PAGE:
The typical scenario is that you, as the inventor, will have filed a local or domestic patent application in your home territory, such as the USA or the United Kingdom, in order to provide some initial patent protection for your invention. This then enables the inventor to start disclosing the idea in order to try and establish whether there is any merit in investing further funds into the invention, such as for product design and prototyping.
First filing in your home country also importantly allows you to start looking at possible markets overseas, without initially having to undergo the expense associated with filing patent applications there. The Paris Convention, to which nearly all major countries of the world and most of the minor countries are signatories, allows a 12 months grace period in which one can file a patent application in one member country, such as the USA or the UK, and then file in other overseas jurisdictions before the first anniversary thereby allowing retrospective or back dating of that later patent filing.
This is of great benefit, since an inventor need not go to the significant expense of filing in many countries straightaway before he or she has had some commercial feedback regarding the idea.
However, once the 12 month grace period for filing overseas does come to an end, what are the options?
Unless you know exactly where your overseas or foreign markets are going to be, and that you will never have any further markets abroad, then the international patent application (“PCT”) route will keep your options open for patent protection in more than one hundred and forty countries worldwide. In other words, the PCT route keeps a significant number of ‘doors’ open for you worldwide while you try and decide which markets might be of interest.
The PCT route therefore provides flexibility and keeps your options open.
Furthermore, although an international patent application is a reasonable expense, it is also the cheaper option in the short term thus reducing your costs early on.
Additionally, if a competitor is monitoring your patent activity, the PCT route will keep them guessing due to the large number of jurisdictions that the international patent application extends.
So what are the downsides to an international (“PCT”) patent application? Firstly, no international or worldwide patent is granted. The international patent application, if filed at or near to the first anniversary of your first domestic patent filing, will in essence ‘buy’ you an extra 18 months of time to explore market possibilities overseas. At the end of this further 18 months of time, you will have to choose which countries covered by the international patent application you actually want patent protection in, and then the international patent application has to undergo a conversion process to convert it into the chosen national patent application (i.e. a local patent application in the USA, UK, Australia, Japan, China, etc.), and/or the chosen regional patent application (i.e. a patent application covering Europe, Eurasia, etc.). And there are reasonably significant costs at this conversion stage similar to those if filing direct.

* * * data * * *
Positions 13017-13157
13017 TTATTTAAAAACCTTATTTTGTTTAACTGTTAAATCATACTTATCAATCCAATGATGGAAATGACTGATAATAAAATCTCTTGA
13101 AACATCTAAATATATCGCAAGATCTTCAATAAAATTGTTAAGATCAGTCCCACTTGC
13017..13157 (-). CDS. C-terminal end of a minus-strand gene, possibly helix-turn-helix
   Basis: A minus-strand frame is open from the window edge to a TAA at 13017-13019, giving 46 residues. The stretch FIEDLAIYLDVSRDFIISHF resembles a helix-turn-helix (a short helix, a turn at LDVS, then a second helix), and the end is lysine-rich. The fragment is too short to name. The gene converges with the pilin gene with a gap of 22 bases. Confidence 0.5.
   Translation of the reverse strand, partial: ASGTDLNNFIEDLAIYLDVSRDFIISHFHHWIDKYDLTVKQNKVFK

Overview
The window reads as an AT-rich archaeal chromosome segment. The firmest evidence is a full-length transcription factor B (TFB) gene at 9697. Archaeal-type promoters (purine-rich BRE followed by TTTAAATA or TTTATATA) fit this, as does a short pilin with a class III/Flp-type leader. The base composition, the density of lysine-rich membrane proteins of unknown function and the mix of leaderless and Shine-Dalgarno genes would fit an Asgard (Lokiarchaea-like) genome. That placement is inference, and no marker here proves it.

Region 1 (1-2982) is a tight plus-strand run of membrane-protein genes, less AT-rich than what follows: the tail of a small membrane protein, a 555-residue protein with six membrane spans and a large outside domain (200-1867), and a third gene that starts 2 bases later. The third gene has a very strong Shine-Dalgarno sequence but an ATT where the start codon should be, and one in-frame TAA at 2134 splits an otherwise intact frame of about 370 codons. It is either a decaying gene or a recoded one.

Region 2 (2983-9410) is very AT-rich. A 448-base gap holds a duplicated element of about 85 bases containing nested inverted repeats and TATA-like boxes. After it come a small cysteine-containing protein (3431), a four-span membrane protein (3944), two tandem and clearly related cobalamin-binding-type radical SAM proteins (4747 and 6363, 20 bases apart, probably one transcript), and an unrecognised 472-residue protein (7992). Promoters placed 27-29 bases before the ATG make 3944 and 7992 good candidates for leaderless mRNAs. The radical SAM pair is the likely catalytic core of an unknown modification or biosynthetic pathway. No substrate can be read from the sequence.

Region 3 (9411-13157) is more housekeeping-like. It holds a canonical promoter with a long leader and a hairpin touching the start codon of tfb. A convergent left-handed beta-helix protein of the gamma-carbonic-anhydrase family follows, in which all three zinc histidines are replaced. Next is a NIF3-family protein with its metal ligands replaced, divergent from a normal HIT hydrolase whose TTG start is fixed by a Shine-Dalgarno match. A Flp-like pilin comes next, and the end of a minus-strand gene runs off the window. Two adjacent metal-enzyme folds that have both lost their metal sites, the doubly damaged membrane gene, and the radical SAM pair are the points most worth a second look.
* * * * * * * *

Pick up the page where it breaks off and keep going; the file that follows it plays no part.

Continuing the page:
Once converted, the international patent application effectively dies, and you pursue the converted national and/or regional patent applications before the respective local or regional patent offices in the normal way.
The other option, mentioned above, is to consider filing direct patent applications in your selected jurisdictions overseas instead of opting for the PCT route. Generally, this will be more expensive in the shorter term, but slightly cheaper in the longer run because you will have cut out the middle portion of filing the international patent application.
The downside to filing directly in overseas jurisdictions at your first anniversary of your local or domestic patent application is that the door of opportunity then closes should you later on find a new market opportunity becomes available that requires patent protection. Remember, outside of the first 12 months after your initial patent filing, you can no longer backdate any new patent application and your original patent application may consequently knockout your later filing if it is for the same invention.
However, if you do know exactly where your markets are going to be, and for British inventors these are often Europe and the USA, and you are happy to effectively give up the chance of any further patent protection in any other jurisdiction, then this will ultimately be your more cost-effective option in the longer run.
Of course, advice must be provided on a case-by-case basis, but the general outline provided above regarding the pros and cons of international patent applications versus direct overseas patent filings is extremely typical and one that we encounter on a daily basis in our busy patent practice.